TAMS approvals to issue in the next few weeks – Department

Expected approvals this week for vital farm building works under the TAMS II scheme are set to be further delayed.

It is understood that farm organisations were told by the Department that approvals would issue this week, however, that will now not take place.

According to an official Department of Agriculture statement, it is expected that approvals will begin to issue in the next few weeks.

The Department said that the new IT system which assists in the processing of applications is still being finalised.

It is expected that payments for investments applied for under Tranche 1 will commence in July, according to the Department statement.

It is expected that farmers in Tranche 2 will be paid in the second half of the year on receipt of completed claim forms.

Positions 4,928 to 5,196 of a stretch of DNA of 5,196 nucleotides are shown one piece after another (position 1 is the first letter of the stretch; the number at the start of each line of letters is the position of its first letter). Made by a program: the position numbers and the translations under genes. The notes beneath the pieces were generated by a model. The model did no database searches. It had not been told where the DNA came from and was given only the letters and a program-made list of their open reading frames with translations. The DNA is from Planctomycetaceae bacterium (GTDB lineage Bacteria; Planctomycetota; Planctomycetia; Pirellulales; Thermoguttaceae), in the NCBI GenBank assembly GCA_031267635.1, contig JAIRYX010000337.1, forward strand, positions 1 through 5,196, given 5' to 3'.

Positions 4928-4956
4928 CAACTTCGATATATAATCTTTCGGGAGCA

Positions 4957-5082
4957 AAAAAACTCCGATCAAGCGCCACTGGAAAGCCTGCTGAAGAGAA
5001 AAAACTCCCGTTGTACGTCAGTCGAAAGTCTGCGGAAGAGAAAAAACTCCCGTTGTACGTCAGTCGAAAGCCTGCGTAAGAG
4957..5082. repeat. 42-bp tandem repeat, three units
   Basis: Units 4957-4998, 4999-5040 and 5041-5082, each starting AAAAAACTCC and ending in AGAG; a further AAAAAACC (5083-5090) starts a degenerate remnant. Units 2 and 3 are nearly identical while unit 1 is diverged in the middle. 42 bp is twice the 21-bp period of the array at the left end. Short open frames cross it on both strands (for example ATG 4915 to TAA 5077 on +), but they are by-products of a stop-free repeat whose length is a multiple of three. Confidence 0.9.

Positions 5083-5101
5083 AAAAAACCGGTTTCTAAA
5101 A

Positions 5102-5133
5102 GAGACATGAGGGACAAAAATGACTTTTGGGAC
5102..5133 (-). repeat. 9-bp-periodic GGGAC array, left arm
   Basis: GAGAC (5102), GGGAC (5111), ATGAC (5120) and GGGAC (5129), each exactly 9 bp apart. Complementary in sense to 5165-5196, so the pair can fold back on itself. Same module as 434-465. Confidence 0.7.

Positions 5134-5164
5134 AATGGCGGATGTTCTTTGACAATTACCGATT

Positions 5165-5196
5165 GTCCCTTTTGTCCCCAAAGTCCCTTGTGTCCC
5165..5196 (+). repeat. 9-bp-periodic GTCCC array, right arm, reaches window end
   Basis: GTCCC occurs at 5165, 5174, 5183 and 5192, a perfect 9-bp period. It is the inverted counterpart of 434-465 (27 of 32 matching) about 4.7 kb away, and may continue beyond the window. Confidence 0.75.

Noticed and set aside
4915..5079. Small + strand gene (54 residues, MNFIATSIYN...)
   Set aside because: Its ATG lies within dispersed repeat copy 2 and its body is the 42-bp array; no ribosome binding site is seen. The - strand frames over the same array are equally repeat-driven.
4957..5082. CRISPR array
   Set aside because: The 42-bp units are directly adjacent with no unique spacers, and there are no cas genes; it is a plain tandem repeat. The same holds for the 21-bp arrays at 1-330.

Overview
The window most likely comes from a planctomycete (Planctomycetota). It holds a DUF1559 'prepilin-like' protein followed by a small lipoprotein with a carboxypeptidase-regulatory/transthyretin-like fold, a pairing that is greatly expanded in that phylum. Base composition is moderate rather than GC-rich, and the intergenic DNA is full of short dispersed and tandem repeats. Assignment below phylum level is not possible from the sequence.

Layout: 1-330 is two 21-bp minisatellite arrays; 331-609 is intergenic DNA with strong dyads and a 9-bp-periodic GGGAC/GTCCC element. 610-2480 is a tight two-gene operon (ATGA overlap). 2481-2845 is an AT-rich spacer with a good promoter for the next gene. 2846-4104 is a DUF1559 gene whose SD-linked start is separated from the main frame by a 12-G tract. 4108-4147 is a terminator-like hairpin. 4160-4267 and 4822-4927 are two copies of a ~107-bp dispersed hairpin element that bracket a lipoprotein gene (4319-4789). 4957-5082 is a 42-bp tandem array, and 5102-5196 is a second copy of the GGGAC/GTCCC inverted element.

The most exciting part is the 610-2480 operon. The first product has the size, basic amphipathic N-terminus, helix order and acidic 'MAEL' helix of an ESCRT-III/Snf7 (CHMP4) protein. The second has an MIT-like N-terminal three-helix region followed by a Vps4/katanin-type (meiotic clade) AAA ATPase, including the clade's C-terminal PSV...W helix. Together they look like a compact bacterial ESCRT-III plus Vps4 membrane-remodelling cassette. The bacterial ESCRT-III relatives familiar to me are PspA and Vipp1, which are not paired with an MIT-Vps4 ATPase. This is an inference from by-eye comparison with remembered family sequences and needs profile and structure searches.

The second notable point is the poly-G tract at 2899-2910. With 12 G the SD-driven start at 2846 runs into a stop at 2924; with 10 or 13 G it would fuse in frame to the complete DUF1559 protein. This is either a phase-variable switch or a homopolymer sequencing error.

With TAMS approvals due to commence, IFA Rural Development Chairman Joe Brady has called for all 5,000 farmers who have applied for tranche 1 and tranche 2 of the TAMS scheme to be given approval to proceed with urgent work.

Brady said that the delays in getting approvals issued is a cause for concern, but with approvals due to commence next week it is important that farmers are allowed to make the necessary investments on their farms under the various elements of the scheme.

Sheep fencing and tillage

Brady also said that with EU approval imminent for the sheep fencing and tillage schemes, it is vitally important that these measures are put into the existing tranche of the scheme, which will finish at the end of June.

“This is critical as it will allow sheep and tillage farmers entry into the TAMS scheme which has been denied to them in the first two tranches.”

Concluding, Brady said that it is important that there are no further problems with approvals under the TAMS scheme, which has an allocation of €395m in the Rural Development Programme 2014-2020.

It is important that all of this funding is fully utilised to allow agriculture to make the necessary investment that plays a critical role in the viability of thousands of farmers.